On the weekend of June 6 and 7, about 300 authors from around the world will participate in the first-ever Bay Area Book Festival in Downtown Berkeley.
The festival, which will take place in and around Martin Luther King Jr. Civic Center Park in Berkeley’s Downtown Arts District, will be free to attend.
The event is the brainchild of Cherilyn Parsons, a former Southern California resident who was inspired by the Los Angeles Times Festival of Books. Herself an author, Parsons credited her knowledge of the literary world, along with her background in fundraising, with helping her make the festival happen.
“A close friend of mine started the Los Angeles Times Festival of Books, and so I was behind the scenes working on that for about 15 years,” Parsons said.
After Parsons moved to the Bay Area six years ago, she noticed that though there were literary events in the Bay Area, there were no free, family-friendly book festivals on weekends, such as those held in Los Angeles.
“So I quit my job and decided to start one,” Parsons said.
According to city spokesperson Matthai Chakko, Berkeley City Council approved in June of last year a budget referral, which was proposed by Councilmember Jesse Arreguin, to sponsor the festival. The city will provide $25,000 of the event’s $650,000 cash budget, in addition to supplying various permits and logistical assistance.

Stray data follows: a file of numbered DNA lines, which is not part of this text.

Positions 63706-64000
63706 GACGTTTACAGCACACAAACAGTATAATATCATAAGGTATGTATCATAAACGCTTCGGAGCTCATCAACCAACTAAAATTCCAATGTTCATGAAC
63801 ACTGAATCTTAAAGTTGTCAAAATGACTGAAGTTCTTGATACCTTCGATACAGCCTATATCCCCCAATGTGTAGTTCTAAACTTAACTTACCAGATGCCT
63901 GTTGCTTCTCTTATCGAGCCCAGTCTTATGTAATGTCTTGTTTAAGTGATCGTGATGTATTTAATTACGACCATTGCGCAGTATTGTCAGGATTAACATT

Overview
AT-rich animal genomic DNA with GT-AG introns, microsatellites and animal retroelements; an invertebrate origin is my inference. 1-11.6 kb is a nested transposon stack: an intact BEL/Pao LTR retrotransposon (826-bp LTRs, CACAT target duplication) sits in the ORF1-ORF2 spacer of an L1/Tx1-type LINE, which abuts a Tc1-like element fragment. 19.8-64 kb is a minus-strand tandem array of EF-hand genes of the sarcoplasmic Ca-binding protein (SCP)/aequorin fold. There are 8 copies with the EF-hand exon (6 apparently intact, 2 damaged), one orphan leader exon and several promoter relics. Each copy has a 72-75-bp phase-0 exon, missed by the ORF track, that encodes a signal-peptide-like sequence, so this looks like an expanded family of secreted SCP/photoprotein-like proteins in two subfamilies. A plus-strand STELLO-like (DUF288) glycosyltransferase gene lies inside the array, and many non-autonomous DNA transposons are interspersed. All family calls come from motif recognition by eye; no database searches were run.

“This annual, world-class, legacy event can enrich the lives of residents, draw visitors, raise revenues and enhance the city’s reputation regionally and worldwide,” Arreguin said in the referral.
Another key sponsor of the festival is UC Berkeley, which awarded $20,000 as part of the campus’s Chancellor’s Community Partnership Fund.
According to Parsons, many campus faculty members are involved in the event, designing programming and participating on various panels.
“We are pleased that many faculty and alums will be part of the festival and contributing to its inaugural success,” said campus spokesperson Claire Holmes in an email. “The festival is a wonderful opportunity for students and our community to enjoy a rich cultural experience right in our backyard.”
Parsons said she was originally considering holding the festival at Civic Center Plaza in San Francisco but that the campus’ support convinced her that Berkeley was the better option.
“I’m really glad it’s in here,” Parsons said. “Downtown Berkeley is cozy, friendly, welcoming, and BART opens up right there. It’s the perfect place for the festival.”
Parsons said she was particularly excited about the international component of the festival, noting that it will feature authors from everywhere from Australia to Switzerland to India. She added that “there will even a panel on Nordic noir,” which is Scandinavian crime fiction.